“Women still need to fight every day and those in power need to look around.” – Gem Fletcher Gem Fletcher wears many hats. A photo director for Riposte, she regularly writes about photography for Creative Review, collaborates with brands, and launched the successful podcast The Messy Truth last year. Rocket Science Magazine founder and Luupe […]

“Women still need to fight every day and those in power need to look around.” – Gem Fletcher

Gem Fletcher wears many hats. A photo director for Riposte, she regularly writes about photography for Creative Review, collaborates with brands, and launched the successful podcast The Messy Truth last year. Rocket Science Magazine founder and Luupe photographer Pauline Magnenat speaks with Fletcher to discuss how to best introduce yourself to her, what women can do to support each other in the photo industry and why those in power need to address representation in a meaningful way.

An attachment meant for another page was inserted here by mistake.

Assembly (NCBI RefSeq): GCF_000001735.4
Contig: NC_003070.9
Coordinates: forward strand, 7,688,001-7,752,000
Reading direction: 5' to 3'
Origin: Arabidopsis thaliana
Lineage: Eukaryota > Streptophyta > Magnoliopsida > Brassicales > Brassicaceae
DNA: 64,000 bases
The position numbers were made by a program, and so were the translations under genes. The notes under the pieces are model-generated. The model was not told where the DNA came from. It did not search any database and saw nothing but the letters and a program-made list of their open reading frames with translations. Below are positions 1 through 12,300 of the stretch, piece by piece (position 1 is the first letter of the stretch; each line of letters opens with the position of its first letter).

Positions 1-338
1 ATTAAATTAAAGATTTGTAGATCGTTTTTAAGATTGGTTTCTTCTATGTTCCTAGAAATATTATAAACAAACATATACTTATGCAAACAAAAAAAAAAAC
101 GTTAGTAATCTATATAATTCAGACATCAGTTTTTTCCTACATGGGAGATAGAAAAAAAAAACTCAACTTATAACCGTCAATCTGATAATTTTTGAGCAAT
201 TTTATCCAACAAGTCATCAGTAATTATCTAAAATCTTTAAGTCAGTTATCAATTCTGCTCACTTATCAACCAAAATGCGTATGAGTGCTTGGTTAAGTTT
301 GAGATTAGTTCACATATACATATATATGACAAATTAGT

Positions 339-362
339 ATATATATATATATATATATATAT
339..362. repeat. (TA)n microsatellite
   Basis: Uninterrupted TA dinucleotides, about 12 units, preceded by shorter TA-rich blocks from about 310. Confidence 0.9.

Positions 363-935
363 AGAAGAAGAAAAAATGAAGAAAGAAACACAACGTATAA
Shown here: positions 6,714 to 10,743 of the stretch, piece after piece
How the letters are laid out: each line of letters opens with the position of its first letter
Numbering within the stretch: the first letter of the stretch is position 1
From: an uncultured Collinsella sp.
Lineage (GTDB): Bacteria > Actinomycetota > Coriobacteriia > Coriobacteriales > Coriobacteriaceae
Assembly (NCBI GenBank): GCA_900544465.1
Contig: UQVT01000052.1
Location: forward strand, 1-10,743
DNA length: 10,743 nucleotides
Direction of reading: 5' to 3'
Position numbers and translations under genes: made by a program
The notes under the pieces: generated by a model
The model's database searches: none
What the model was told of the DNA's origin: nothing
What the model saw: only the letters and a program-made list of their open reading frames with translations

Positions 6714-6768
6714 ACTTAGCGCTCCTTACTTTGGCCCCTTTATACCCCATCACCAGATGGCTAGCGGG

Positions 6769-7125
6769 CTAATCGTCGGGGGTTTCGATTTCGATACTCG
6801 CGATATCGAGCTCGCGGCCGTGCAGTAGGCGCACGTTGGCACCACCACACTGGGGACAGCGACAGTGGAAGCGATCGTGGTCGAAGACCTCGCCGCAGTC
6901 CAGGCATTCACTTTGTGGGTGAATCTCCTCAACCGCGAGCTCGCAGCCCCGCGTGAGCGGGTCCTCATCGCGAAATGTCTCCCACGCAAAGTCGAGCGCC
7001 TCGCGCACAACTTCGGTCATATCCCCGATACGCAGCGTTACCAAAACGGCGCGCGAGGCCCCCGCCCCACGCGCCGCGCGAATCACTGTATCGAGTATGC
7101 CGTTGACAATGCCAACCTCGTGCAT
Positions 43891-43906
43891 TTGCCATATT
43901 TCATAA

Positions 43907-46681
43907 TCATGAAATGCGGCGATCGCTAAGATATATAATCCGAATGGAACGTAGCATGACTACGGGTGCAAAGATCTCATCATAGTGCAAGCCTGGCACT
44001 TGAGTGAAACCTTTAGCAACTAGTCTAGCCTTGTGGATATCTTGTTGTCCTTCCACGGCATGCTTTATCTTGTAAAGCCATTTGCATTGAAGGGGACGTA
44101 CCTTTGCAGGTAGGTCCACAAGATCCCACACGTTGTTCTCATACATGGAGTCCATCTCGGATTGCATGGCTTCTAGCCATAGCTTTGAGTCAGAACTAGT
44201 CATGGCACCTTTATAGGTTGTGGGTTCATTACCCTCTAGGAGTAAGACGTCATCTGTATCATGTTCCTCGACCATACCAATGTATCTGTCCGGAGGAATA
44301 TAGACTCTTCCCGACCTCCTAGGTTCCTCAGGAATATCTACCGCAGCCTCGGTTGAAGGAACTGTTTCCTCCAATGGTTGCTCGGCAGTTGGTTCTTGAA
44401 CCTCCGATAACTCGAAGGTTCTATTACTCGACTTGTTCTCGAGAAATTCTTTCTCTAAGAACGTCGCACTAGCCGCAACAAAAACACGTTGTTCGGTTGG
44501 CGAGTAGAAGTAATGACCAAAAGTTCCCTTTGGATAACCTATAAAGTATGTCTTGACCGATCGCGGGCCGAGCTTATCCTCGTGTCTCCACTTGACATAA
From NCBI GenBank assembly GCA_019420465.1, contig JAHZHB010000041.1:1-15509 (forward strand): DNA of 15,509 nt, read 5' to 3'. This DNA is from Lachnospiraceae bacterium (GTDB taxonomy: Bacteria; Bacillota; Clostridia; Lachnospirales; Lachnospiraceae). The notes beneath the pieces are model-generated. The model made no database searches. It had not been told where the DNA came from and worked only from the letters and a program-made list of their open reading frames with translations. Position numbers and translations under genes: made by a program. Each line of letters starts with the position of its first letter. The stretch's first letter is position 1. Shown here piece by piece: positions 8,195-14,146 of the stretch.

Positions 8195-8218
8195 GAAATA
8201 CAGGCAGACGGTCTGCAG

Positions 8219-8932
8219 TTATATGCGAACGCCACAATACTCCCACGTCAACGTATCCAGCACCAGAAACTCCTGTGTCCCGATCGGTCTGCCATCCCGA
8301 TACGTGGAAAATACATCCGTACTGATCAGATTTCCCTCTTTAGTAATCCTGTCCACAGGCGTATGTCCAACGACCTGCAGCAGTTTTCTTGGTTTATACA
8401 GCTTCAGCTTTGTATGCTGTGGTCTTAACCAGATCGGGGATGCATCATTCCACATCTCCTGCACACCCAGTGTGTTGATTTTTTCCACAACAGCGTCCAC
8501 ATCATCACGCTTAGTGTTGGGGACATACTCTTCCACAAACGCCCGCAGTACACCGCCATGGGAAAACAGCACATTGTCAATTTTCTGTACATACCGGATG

Transhuman – photographed by David Viniter – concept and art direction by Gem Fletcher

Pauline Magnenat: You studied fine art and started your career working in advertising. How did you first engage with the photographic industry?  

Gem Fletcher: Studying fine art at Nottingham Trent University gave me a great foundation in ideas and critical thinking. In advertising; I spent most of my time on the pitch team, developing ideas and brand stories. From there, I worked in media as an art director for an image library. I built up a large network of collaborators, started a grants program, curated shows, spoke at events around the world and art directed shoots. During my time there, I met Patrick Burgoyne, the previous editor of Creative Review who gave me a column to focus on emerging talent in photography.  This was an exciting outlet for me – a real opportunity to shine a light on new talent and inspire the advertising world to hire them.

Magnenat: What keeps you engaged with it today?